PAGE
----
Dr. John Petrone (Lead Researcher), Dr. Matthew Vetterly, Dr. Kathleen Wagner, and Dr. Jayson Evaniuck
A Quantitative Study on Understanding Teacher Inspiration: Inspiring Further Questions"
In the study "Inspired to Teach," we investigated the role of teacher inspiration connected to what influences an individual to become a teacher and how teachers might encourage their students to consider the teaching profession. The researchers collected data by administering a 35-question Likert survey instrument to 615 K-12 public school teachers from over two dozen school districts across New Mexico.
Dr. Manuel Varela
Professor of Biology
Dr. Varela holds a Ph.D. in Biomedical Sciences with an emphasis in biochemistry and molecular biology from the University of New Mexico, Health Sciences Center. Varela has postdoctoral training in microbial physiology from Harvard. Varela has published numerous primary articles, review articles, and book chapters. Along with his wife Ann Varela and colleague Mike Shaughnessy, Varela has published several books dealing with famous scientists' lives and scientific investigations.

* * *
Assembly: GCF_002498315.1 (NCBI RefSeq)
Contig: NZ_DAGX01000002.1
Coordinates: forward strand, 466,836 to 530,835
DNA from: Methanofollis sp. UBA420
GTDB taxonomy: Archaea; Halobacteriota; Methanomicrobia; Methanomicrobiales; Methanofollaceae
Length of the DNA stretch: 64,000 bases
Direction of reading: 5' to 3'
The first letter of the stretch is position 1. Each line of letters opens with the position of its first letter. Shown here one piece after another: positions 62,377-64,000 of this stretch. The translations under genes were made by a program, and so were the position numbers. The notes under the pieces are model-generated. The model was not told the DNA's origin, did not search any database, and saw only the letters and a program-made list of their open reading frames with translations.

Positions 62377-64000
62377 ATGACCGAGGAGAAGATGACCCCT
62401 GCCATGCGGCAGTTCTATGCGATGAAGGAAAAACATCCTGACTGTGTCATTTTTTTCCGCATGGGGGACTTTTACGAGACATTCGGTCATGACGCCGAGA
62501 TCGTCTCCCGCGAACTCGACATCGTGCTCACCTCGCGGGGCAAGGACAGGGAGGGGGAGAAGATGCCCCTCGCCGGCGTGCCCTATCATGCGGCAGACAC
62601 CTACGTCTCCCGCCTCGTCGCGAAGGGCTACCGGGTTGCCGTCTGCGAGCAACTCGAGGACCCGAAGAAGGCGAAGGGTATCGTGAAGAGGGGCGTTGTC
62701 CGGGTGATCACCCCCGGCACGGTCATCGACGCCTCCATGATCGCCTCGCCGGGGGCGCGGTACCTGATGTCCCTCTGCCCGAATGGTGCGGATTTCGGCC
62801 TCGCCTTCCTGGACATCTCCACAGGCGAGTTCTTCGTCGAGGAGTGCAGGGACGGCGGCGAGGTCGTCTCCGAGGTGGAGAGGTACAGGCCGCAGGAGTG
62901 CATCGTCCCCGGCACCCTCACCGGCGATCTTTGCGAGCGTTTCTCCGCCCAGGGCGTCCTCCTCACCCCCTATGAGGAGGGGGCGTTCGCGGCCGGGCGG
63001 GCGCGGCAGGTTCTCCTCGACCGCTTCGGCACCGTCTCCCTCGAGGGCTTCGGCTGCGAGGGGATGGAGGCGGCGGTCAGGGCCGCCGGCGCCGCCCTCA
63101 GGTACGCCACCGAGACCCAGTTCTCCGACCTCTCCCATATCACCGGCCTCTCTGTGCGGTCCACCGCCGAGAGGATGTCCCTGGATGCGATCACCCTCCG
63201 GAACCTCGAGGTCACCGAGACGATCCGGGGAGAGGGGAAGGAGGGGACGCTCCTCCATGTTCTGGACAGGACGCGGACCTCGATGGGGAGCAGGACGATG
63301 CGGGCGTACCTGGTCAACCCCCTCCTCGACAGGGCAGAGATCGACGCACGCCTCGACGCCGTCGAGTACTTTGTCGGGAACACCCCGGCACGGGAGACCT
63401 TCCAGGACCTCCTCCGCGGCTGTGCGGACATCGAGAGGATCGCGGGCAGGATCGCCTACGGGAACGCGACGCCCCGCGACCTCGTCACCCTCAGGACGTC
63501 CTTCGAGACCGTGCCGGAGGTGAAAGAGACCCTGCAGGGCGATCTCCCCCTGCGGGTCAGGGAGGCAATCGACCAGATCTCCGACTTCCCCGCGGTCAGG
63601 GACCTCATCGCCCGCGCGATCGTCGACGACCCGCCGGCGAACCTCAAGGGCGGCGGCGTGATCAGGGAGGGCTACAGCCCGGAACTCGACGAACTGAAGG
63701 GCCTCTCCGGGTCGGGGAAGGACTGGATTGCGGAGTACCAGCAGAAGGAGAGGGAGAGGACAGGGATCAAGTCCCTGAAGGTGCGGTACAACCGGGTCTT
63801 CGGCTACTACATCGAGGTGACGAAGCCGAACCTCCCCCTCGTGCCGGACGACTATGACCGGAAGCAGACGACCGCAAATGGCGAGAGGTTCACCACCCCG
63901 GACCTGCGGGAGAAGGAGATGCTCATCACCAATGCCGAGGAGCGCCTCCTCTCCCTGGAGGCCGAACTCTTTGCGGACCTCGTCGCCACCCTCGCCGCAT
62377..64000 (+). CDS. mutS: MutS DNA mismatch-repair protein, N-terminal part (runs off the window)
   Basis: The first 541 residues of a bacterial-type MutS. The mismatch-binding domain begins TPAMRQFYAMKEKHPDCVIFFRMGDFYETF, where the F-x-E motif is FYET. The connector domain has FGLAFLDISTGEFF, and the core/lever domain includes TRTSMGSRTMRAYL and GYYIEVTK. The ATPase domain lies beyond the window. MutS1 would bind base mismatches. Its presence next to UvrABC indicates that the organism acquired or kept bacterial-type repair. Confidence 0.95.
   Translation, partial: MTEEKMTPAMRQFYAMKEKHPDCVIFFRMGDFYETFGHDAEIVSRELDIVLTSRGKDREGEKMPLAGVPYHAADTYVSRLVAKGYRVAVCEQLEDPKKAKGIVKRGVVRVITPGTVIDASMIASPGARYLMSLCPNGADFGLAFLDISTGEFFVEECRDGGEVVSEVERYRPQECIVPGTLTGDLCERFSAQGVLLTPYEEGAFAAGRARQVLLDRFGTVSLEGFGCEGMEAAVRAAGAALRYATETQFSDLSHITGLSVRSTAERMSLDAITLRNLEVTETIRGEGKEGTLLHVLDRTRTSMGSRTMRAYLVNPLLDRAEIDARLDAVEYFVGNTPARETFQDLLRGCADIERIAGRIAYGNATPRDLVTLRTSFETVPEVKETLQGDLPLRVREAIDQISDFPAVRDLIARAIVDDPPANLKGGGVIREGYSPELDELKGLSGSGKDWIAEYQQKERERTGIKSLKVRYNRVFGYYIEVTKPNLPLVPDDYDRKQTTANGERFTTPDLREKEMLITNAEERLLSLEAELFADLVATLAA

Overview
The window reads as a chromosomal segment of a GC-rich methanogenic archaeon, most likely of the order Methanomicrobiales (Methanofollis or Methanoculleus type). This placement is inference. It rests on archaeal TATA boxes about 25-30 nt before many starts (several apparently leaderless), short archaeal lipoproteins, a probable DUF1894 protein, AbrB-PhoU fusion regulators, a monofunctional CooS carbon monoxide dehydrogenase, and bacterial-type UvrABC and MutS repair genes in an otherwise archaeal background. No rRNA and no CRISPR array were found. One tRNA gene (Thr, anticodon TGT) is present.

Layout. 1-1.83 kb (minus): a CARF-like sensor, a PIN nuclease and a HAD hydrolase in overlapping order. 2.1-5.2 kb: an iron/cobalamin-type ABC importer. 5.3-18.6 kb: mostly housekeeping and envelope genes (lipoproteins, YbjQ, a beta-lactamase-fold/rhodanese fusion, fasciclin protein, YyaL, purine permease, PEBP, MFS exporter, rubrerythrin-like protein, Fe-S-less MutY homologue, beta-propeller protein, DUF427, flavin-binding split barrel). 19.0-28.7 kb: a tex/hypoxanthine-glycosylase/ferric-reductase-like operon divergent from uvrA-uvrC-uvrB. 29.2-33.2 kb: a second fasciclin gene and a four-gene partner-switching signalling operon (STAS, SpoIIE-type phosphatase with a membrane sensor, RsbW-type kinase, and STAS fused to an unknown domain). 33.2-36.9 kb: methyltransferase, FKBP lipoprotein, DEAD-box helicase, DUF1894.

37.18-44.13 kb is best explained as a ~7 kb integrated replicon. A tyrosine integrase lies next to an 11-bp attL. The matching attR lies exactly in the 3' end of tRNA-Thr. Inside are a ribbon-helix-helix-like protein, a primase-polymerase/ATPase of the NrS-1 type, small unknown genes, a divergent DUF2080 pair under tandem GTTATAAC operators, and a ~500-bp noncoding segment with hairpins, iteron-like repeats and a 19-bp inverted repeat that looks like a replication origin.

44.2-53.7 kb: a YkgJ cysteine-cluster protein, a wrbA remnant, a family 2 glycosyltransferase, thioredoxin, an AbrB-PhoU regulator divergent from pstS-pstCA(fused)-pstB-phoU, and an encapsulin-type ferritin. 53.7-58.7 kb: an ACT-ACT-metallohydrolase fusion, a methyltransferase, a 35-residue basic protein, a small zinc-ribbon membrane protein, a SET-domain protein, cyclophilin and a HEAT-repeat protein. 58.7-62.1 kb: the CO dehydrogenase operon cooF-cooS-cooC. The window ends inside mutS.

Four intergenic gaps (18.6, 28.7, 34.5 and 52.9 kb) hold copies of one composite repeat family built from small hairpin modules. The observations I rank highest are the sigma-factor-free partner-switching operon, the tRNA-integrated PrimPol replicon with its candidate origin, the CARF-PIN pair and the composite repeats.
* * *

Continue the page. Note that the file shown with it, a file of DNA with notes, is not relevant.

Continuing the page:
How Bacteria Eat Sugars and Avoid Death by Poisons: the Story of the Antiporter Motif, Multidrug Resistance, and Synergistic Killing of Pathogens
This presentation covers how bacteria alter their appetites for different sugars by mutating solute transport systems. The talk also relates the importance of evolutionarily conserved amino acid sequence motifs toward conferring multidrug resistance in severe bacterial pathogens. The lecture concludes by presenting recent data dealing with the synergistic growth inhibition in disease-causing microbial pathogens.
Dr. Brendon Asher
Assistant Professor of Anthropology/Director Blackwater Draw
Ph.D., Anthropology, University of Kansas
Virtual Tour of Blackwater Draw National Historic Site